A pathogen is a disease-causing agent. Bloodborne pathogens are organisms, such as viruses and bacteria that are carried in human blood. These organisms can cause illness, and in some cases death, after entering the blood stream of an individual.
Illnesses caused by most bloodborne pathogens is relatively rare: The human body uses a variety of defenses, including the skin, dense cellular material, the lymph system, and a complex disease-fighting network of cells within the blood itself to protect the bloodstream against any invasions from the outside. However, if the infected blood of one individual directly enters the bloodstream of another individual, the infection can be transmitted.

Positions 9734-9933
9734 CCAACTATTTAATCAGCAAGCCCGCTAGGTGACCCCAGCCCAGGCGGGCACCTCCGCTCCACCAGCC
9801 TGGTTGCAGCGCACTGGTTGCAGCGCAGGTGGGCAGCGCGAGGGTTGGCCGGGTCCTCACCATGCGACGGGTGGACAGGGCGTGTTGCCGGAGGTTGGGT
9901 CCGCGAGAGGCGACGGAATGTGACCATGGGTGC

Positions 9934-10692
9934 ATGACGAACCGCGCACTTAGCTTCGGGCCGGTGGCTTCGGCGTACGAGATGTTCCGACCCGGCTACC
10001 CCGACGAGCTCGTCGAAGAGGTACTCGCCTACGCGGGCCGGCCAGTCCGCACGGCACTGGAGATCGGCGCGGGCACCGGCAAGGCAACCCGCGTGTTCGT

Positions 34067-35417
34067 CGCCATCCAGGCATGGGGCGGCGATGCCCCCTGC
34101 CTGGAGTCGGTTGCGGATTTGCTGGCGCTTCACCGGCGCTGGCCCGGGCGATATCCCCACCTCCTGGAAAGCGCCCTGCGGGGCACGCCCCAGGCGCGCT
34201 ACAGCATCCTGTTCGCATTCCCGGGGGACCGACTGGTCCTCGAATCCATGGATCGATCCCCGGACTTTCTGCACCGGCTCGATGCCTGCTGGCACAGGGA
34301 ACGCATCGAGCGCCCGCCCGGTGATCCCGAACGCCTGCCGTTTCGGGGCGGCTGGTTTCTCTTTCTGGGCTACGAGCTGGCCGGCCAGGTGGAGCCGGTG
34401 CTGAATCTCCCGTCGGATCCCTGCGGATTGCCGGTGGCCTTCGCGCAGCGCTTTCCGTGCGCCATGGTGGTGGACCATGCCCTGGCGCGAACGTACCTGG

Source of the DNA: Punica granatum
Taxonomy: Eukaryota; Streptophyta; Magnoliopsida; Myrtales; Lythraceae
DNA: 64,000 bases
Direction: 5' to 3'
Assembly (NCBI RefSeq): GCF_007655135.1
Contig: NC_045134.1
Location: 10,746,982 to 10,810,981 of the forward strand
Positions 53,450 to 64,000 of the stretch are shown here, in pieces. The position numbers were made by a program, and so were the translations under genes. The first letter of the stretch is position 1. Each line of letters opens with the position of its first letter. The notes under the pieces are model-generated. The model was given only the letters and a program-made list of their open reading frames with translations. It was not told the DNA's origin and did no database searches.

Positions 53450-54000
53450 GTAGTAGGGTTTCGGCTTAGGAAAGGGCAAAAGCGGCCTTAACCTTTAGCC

Potentially infectious human body fluids include blood, semen, vaginal secretions, urine, feces, vomit, saliva, and any body fluids containing or suspected of containing blood.